Liverpie 0.5 (new! Feb. 29th, 2009)

Language-Independent IVR Proxy (a MUA = Messed-Up Acronym)

by Alex Deva (alxx at indigenious dot ro) - Feb. 2009

Featuring some code written by Jonathan Palley in his Telegraph

What is it?

Liverpie is a proxy. On one end, it talks to FreeSWITCH; on the other, it talks to your web application by sending HTTP requests to it. The requests contain events coming from FreeSWITCH and the responses from the webapp should contain FreeSWITCH commands, and expected events.

That makes Liverpie language-independent on the application end. That means you can write your IVR application in any language you prefer or even use simple text files. It also means that it lets you access all the features that FreeSWITCH offers via mod_event_socket.


FreeSWITCH is <quote>an open source telephony platform designed to facilitate the creation of voice and chat driven products scaling from a soft-phone up to a soft-switch.
It can be used as a simple switching engine, a PBX, a media gateway or a media server to host IVR applications using simple scripts or XML to control the callflow.</quote>

FreeSWITCH is here:

To create dynamic voice applications with FreeSWITCH, one way is to use its mod_event_socket in outbound or inbound mode. The thing is like AGI + AMI on steroids, for those familiar with Asterisk. It connects to a remote application server via TCP/IP and receives commands there, sending back events. (Like: 'answer the line' and 'done'.)

There have been many attempts to make language-specific libraries, to aid in the purpose of creating voice applications with this method. Most of them are incomplete (in the sense that they do not implement everything that FreeSWITCH offers), and they all offer their particular approach on the architecture of an IVR (Interactive Voice Response system).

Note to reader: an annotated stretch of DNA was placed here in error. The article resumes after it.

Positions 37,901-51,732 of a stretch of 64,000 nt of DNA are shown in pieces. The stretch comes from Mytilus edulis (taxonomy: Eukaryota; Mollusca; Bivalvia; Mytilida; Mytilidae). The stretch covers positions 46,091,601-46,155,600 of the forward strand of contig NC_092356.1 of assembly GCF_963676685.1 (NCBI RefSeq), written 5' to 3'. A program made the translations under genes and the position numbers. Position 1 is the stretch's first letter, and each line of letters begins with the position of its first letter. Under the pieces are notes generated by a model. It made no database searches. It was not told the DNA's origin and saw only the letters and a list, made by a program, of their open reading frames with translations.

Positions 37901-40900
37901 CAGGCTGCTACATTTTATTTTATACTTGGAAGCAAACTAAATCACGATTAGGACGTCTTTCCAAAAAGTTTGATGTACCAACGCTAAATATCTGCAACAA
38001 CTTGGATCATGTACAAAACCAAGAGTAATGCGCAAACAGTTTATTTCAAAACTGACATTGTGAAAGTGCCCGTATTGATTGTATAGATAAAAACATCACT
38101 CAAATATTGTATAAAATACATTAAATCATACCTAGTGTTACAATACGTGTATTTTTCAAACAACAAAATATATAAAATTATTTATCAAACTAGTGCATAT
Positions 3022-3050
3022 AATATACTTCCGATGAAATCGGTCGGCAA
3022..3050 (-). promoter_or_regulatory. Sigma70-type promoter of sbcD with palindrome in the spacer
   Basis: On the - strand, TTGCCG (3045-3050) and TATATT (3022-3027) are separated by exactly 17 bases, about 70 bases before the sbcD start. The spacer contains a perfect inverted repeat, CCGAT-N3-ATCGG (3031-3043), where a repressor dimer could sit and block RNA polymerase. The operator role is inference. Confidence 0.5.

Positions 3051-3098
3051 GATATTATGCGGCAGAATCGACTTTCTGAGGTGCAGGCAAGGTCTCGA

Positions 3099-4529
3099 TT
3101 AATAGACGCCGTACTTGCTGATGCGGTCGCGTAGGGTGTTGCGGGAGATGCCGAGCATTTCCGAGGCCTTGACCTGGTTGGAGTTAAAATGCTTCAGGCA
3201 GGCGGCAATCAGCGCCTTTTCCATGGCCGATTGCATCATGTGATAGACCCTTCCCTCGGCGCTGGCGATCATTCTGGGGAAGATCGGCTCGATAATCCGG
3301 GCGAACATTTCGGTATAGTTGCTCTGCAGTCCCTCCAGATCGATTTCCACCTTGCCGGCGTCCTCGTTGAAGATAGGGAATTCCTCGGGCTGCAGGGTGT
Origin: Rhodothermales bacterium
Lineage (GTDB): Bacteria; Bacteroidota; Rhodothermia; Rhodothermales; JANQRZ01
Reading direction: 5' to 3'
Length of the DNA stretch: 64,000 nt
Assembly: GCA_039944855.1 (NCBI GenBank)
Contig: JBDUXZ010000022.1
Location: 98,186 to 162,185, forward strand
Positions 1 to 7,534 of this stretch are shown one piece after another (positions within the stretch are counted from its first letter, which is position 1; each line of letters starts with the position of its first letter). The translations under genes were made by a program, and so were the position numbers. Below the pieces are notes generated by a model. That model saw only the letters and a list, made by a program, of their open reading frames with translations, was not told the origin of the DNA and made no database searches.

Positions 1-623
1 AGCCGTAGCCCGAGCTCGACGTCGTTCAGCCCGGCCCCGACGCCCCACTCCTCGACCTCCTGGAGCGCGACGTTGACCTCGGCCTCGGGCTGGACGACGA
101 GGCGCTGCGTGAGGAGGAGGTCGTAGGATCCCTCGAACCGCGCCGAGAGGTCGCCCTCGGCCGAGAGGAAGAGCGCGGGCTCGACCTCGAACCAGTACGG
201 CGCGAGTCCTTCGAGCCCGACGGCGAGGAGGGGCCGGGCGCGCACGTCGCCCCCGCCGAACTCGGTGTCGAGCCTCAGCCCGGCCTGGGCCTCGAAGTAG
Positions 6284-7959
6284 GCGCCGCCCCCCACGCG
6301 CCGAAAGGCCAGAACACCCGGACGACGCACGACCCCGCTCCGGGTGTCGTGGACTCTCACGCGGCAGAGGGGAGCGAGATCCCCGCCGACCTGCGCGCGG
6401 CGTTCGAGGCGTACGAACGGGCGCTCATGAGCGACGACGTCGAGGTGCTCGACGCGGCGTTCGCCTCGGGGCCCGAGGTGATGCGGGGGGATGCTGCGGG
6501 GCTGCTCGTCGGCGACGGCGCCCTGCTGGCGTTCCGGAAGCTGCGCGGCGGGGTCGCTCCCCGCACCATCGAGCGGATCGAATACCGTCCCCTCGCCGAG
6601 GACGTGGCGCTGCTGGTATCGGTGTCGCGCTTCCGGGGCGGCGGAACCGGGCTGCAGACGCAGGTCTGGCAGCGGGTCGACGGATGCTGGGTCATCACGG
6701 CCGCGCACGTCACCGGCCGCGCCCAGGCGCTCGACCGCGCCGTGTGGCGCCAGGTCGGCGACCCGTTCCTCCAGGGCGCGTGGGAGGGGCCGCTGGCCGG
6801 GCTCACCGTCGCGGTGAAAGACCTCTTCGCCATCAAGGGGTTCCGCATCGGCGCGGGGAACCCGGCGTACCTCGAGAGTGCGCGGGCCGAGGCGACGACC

Liverpie borrows a lot from Telegraph, so...

What is right with Telegraph

  1. It handles communication with FreeSwitch very well.
  2. It solves the worse problem of Rails-based IVR tools: scaling up
    (because it uses EventMachine instead of Webrick or such toys)
  3. It attempts to help web developers enter the world of IVR development.
  4. Using a Channel model to originate stuff is really cool.

What is wrong with Telegraph?

  1. Its documentation, at least at the time of this writing, is incomplete. I mean, crucial things are missing from it. It's not documentation, it's only the starting point for days of research.
  2. It's harder to use than an upside-down chair.
  3. Its devoted goal is to bring the MVC approach to writing voice applications. I believe that is completely out of whack. In the case of IVR, conceptually, they are nothing more but simple state machines and the MVC paradigm simply doesn't fit to them.

How is Liverpie better?

OK, here's how.

  1. You don't have to learn a new API (much less a new language).
  2. You don't have to learn a new paradigm for writing an IVR. An IVR is basically a finite state machine. All you have to do is persist your application's state inside your web session (yes, Liverpie takes good care of your cookies) and write it as you please.
  3. You have full access to all FreeSWITCH commands and don't have to learn how they are referred in a specific language... because you have to use them exactly as the FreeSWITCH documentation says. There's no extra layer of implementation.
  4. Livepie will help you scale up! You can have a FreeSWITCH cluster, a Liverpie cluster and a cluster of (web) application servers.

You no longer have to keep the server that speaks to FreeSWITCH on the same machine as the application itself, like it's the case with Telegraph, RAGI et co., because they talk by HTTP, not by direct function calls (Dispatcher, etc.)

But what does it really do?

Actually quite little. Liverpie is a server for FreeSWITCH, and a client for as many webapps as you wish. (That makes it a proxy.)

In its first capacity, it can receive events and give commands to FreeSWITCH.

In its second, it forwards the stuff that FreeSWITCH puts out to a webapp, in the form of POST request parameters; it parses the received reply and passes it on to FreeSWITCH.

The replies are in YAML format and they also contain the trigger for the next request (see usage).

The exception to that rule are DTMF events, for which the webapp may return nothing at all.